User Experience is a conglomeration of tasks that focus on the products effective and enjoyable use; whereas User Interface Design is its compliment, focusing on the look and feel, the presentation and interactivity of the product.
How many times have we heard the statement that ‘web design is dead?’ While catchy, it stems from the fact that the profession that what was once referred to as ‘web design’ nowadays doesn’t consist of a single skill (design) but actually encompasses a number of different skills. The industry no longer seems to recognise the ‘web designer’ but instead focuses on the differing skills of a UX or UI designer. I will describe UX and UI separately, to give you a better understanding of these two fundamental areas of ‘web design’.
Understanding UX (User Experience) Design
A great user experience (UX) is believed to be the key to gaining a competitive advantage online. Great experiences are shared and talked about by its’ users, whereas poor user experiences tend to reflect badly on the brand and can result in the loss of digital customers. UX methodologies and processes are designed to get to the heart of what your customers value. These processes also aim to deliver such compelling online experiences, that help to set a business apart from its’ online competition. UX is the area of web design where the UX designer works on enhancing the whole experience that a user has with a business, its products and or services. Speaking in terms of a website, this essentially means that UX includes aspects such as the website’s content, the systems that support it, its structure, and its design (yes that also means but is not limited to, the User Interface).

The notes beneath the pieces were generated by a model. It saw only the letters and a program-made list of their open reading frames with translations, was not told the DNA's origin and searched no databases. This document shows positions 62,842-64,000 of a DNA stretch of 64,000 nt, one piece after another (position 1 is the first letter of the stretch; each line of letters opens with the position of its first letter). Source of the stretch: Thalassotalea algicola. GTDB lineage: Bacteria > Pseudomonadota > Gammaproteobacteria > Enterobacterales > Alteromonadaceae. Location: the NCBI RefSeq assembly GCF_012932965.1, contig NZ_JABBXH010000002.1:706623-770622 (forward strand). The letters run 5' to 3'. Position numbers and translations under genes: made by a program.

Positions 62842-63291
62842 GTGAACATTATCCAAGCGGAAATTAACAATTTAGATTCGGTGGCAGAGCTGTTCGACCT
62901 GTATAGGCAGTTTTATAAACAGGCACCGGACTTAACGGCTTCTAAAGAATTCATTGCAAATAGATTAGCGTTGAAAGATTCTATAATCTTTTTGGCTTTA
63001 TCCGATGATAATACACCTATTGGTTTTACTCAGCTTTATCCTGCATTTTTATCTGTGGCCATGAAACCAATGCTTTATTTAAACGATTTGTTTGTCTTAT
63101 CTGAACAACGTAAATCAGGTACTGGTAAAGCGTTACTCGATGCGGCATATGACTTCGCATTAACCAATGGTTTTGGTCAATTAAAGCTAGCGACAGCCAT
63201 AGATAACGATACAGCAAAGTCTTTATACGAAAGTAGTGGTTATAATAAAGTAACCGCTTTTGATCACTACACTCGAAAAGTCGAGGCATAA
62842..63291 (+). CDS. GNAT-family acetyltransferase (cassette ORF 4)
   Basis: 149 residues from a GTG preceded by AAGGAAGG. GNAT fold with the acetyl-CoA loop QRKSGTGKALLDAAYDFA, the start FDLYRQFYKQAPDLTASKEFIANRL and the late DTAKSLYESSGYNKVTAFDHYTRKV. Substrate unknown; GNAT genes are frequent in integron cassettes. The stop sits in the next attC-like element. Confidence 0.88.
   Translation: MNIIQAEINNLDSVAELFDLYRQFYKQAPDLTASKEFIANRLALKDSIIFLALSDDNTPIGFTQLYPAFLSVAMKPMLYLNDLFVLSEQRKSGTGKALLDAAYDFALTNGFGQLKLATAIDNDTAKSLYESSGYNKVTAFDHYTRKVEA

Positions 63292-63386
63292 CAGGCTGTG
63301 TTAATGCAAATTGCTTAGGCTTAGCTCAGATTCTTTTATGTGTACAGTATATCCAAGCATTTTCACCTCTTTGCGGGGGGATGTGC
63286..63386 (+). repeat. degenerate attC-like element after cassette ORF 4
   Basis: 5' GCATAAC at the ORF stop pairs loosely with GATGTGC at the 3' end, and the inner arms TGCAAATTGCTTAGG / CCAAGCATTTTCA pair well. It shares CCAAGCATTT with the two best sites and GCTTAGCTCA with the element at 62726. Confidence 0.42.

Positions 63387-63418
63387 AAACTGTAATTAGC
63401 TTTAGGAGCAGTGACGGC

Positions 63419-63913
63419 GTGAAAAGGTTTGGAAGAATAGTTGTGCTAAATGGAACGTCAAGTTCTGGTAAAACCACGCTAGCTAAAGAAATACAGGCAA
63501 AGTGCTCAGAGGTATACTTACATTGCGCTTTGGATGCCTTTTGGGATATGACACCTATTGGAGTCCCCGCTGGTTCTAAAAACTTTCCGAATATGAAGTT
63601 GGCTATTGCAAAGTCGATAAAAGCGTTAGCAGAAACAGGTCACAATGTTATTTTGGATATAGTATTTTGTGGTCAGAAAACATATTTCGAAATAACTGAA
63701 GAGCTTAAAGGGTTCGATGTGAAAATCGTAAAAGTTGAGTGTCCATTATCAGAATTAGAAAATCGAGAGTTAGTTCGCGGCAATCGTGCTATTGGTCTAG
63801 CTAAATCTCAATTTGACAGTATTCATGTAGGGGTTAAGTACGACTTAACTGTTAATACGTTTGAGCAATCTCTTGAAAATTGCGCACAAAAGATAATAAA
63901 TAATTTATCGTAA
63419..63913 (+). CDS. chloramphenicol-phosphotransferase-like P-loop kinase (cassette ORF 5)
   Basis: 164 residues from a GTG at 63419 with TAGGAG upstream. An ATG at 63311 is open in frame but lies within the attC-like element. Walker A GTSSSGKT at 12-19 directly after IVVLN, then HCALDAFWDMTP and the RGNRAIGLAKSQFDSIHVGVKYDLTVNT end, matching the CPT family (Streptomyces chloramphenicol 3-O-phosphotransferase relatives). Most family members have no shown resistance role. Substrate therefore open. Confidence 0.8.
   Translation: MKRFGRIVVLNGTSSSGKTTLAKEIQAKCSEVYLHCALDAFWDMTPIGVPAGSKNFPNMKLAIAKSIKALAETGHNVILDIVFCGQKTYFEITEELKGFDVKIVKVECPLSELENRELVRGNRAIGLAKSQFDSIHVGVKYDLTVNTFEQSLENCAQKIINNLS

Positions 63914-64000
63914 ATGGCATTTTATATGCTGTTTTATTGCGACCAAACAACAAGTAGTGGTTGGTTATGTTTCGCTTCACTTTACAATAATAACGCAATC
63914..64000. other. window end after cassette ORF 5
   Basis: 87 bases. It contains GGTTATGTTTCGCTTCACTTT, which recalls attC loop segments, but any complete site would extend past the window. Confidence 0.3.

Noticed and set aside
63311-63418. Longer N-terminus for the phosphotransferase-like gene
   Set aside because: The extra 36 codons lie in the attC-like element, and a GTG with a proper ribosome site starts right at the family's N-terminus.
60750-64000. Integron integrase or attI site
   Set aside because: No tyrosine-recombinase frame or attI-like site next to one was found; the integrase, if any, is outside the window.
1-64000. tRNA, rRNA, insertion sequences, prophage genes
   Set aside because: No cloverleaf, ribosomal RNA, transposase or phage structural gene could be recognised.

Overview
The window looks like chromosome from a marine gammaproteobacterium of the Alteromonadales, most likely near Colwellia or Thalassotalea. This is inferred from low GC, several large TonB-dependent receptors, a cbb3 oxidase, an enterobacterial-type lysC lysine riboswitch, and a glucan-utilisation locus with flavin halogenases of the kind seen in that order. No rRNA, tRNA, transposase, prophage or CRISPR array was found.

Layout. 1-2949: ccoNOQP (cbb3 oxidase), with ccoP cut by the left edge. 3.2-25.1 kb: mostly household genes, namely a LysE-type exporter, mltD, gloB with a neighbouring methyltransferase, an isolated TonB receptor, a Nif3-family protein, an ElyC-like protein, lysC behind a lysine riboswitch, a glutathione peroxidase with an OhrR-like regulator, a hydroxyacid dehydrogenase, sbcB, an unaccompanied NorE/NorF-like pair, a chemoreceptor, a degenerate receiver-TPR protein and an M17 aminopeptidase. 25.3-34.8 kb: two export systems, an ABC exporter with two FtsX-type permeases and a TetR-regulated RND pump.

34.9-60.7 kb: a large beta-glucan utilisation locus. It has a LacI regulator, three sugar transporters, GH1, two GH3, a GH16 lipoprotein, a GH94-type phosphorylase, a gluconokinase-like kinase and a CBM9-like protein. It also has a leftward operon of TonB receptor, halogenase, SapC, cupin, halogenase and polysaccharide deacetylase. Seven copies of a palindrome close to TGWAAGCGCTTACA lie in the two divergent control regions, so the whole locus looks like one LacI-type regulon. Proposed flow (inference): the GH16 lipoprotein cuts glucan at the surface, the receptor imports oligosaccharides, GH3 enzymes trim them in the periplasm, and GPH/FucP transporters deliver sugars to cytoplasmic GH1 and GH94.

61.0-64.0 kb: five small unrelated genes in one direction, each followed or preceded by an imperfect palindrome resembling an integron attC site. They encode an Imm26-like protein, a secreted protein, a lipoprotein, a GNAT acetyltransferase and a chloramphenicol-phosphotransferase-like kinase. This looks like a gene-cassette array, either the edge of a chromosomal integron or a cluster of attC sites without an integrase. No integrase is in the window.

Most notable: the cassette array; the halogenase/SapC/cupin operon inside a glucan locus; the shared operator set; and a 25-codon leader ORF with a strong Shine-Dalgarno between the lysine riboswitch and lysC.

Digital customers now expect value from their online experiences. Therefore the UX designer is concerned with understanding the site’s users (and potential users), creating personas, determining user stories, developing prototypes and carrying out user testing. A good user experience utilises the following customer-centric principles:
Useful. Providing helpful information or tools.
Findable. Providing intuitive navigation.
Credible. Developing trust and respect.
Desirable. Connect with their emotions and aspirations.
Accessible. Cater to all levels of user ability.
Usable. Seamless usability experiences across all devices.
Understanding UI (User Interface) Design
Despite being considered as a ‘conventional’ web design practice, User Interface design has witnessed numerous misinterpretations. User Interface design basically focuses on improving the overall presentation, look, feel and interactivity of the product. Thus, the term ‘User Interface’ (abbreviated as UI) refers to the means by which a user and a product (for example a website) interact with one another.
The UI designer, has the role that is primarily related to graphic/visual front-end design. Their main attention is on improving the overall feel of the product and the way it is being laid out over the website/web application. UI designers are mainly involved in designing the pages which will be used by the end-user for interacting with the product. Some of the responsibilities of a UI designer include: Prototyping, implementation with the developer, design research, branding and graphic development, documentation and user guides. For more information about how User Experience design or User Interface design can differentiate your business in the marketplace contact Spire Digital.